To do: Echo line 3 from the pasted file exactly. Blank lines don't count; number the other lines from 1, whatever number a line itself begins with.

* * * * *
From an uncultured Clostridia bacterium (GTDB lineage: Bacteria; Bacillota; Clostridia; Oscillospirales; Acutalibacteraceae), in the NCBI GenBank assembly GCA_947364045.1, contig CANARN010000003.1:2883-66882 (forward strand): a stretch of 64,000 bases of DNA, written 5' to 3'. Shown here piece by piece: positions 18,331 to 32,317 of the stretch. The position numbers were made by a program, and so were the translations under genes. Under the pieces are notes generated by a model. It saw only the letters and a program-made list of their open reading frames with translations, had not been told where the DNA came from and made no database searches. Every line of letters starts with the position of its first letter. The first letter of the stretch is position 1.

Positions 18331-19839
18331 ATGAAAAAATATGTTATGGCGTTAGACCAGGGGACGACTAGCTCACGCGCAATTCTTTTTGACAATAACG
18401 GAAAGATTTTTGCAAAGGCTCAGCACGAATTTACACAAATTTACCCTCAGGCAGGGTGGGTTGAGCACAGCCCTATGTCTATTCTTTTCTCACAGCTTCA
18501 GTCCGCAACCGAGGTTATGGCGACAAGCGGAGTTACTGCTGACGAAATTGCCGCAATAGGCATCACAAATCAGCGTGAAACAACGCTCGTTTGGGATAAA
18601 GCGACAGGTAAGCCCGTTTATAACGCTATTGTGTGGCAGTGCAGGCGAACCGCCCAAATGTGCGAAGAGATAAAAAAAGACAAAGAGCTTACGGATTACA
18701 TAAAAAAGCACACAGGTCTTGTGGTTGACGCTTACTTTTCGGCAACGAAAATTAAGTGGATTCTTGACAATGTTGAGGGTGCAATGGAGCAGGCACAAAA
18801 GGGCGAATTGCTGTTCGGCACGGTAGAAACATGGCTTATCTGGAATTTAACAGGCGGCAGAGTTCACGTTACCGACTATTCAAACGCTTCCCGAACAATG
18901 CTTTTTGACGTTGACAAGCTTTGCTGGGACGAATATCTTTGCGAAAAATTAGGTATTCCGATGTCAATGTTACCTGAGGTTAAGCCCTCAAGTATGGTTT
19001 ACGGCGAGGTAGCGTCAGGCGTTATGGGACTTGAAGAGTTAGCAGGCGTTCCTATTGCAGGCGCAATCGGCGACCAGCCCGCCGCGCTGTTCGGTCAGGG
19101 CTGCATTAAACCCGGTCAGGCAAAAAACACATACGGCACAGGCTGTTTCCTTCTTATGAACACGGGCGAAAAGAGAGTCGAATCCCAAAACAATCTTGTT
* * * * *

18331 ATGAAAAAATATGTTATGGCGTTAGACCAGGGGACGACTAGCTCACGCGCAATTCTTTTTGACAATAACG